March 12 (Bloomberg) -- They pit employees against each other to maximize performance, set financial quotas and are adapting to a rapidly changing technological landscape.
That may sound like a description of corporate executives or other business managers. It applies as well to the illegal sex trade, according to a study published today by the Urban Institute in Washington.
“Many pimps had a business savvy and they knew what they needed to do to maximize profits,” said Meredith Dank, the study’s lead author and a former commodities analyst. “They saw themselves as managers, as business owners, as entrepreneurs.”
The conclusions are based on interviews with scores of pimps, prostitutes and law enforcement officials in eight U.S. cities. The sex trade in seven of those U.S. cities, Washington, Atlanta, Dallas, Seattle, San Diego, Miami and Denver, totaled $975 million in 2007, or $1 billion today in inflation-adjusted dollars, according to the study. Kansas City, Missouri, one of the cities examined, wasn’t included in the economic analysis.
Funded by a $499,000 Justice Department grant, the study is one of the first to probe the business side of the sex trade. It relied on more than 260 interviews of police, pimps and prostitutes, the Urban Institute said.
Dank, who worked as an analyst for Tokyo-based trading firm Mitsui & Co. and in public relations for Sony Corp. before earning a doctorate in criminal justice in 2009, interviewed 73 pimps, all jailed on federal and state charges, and three-dozen prostitutes in 2012 and last year for the 340-page report, “Estimating the Size and Structure of the Underground Commercial Sex Economy in Eight Major U.S. Cities.”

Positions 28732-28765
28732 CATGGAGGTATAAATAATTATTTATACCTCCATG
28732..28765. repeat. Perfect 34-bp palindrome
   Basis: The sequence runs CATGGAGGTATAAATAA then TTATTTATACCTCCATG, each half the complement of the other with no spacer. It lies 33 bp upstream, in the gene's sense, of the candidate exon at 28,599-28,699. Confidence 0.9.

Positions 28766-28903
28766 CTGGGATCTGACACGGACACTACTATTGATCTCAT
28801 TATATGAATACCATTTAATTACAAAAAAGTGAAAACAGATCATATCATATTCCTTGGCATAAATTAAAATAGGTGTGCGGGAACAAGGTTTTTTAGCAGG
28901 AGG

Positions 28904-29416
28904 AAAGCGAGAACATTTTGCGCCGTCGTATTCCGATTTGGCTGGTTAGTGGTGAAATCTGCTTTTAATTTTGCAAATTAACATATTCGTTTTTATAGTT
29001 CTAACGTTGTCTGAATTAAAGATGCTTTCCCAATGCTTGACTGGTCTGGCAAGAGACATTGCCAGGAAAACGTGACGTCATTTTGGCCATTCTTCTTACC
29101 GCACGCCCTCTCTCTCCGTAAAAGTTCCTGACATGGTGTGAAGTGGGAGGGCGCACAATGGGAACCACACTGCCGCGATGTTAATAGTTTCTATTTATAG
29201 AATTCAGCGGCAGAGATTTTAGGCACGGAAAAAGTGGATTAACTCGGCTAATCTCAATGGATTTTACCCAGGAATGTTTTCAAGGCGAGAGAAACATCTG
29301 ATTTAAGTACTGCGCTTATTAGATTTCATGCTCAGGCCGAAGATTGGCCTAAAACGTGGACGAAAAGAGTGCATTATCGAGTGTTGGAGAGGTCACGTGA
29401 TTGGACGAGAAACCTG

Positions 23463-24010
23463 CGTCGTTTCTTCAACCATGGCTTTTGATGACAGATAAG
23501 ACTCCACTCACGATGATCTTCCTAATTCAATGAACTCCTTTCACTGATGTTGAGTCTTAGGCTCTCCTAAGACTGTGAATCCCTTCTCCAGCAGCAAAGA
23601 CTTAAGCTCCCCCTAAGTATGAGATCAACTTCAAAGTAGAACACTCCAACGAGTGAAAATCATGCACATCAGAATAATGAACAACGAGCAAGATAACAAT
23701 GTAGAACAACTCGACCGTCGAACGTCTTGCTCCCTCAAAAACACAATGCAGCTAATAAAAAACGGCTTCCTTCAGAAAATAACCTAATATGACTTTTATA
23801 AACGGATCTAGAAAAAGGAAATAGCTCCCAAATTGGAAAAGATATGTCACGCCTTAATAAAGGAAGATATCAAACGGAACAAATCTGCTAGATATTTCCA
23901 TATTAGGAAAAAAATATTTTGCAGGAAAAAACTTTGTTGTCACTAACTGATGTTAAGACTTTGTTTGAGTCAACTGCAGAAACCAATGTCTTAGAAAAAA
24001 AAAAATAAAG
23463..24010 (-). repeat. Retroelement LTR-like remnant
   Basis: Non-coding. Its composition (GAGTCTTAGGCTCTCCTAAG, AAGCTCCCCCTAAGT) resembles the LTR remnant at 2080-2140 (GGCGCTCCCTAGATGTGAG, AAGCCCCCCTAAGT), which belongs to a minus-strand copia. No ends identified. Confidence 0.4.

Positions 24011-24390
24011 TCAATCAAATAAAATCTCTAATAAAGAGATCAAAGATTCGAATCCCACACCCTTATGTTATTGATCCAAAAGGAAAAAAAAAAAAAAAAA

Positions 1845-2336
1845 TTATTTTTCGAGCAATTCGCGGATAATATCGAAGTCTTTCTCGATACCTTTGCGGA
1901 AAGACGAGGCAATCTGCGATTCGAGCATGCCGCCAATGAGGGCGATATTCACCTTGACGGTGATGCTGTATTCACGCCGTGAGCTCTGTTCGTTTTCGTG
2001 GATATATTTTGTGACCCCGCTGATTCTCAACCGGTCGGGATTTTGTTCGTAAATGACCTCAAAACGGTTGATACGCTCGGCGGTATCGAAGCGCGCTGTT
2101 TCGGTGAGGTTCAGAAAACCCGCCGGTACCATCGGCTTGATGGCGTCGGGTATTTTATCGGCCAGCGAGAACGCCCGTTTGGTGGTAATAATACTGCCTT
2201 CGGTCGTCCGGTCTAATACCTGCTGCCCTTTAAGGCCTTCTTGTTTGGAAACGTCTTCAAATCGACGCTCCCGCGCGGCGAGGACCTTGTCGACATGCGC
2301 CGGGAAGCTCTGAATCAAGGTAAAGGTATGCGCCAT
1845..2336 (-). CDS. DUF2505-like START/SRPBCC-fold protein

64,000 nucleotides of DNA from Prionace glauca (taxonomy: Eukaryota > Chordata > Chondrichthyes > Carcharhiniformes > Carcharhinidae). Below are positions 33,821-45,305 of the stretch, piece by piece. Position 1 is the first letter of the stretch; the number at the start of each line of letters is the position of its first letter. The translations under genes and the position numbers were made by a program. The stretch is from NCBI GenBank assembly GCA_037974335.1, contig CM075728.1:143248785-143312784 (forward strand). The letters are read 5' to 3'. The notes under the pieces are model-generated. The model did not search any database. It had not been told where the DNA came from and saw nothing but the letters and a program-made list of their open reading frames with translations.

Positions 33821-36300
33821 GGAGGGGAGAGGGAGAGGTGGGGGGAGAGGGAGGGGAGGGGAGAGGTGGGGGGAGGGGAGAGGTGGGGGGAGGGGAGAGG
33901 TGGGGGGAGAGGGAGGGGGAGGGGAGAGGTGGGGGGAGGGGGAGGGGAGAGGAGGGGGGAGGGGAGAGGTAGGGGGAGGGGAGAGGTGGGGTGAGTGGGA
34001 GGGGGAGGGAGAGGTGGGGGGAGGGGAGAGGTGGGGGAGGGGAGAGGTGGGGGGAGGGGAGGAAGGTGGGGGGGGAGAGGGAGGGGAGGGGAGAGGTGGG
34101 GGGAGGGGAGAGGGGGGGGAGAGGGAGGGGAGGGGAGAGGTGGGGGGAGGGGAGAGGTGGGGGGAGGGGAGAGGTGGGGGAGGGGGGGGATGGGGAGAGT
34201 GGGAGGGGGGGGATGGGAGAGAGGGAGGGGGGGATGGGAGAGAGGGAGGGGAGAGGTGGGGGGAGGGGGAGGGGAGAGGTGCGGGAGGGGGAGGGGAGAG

She said that understanding the business side of the illegal sex trade should help authorities better prevent and combat it.
The sex business has become more reliant on the Internet and mobile technology to recruit prostitutes and customers. More than half of the pimps surveyed said they used some form of online advertising, the study found.
More than 70 percent of the pimps said they traveled to cities hosting major events, such as the National Basketball Association playoffs, for the large crowds of men. They even visited the sites of natural disasters because those areas were often flooded with workers who had cash to spend, Dank said.
Pimps employed an average of five prostitutes, and street gangs were increasingly involved, the study found. The pimps treated women as a commodity “like gold, platinum,” one said.
Some pimps established quotas for their workers and others intentionally fueled competition between their prostitutes. “I had a quota of $600. If they came back with $550 or even $599, she had to just go back out,” one pimp reported.
Although the economic downturn pushed down prices, most of those surveyed “shared the sentiment that a high market demand for sex always exists,” the study said.
Competing pimps weren’t as cut-throat with each other as researchers had expected. “Many pimps viewed it as a brotherhood, a code they abided by, where they would help each other out,” Dank said.
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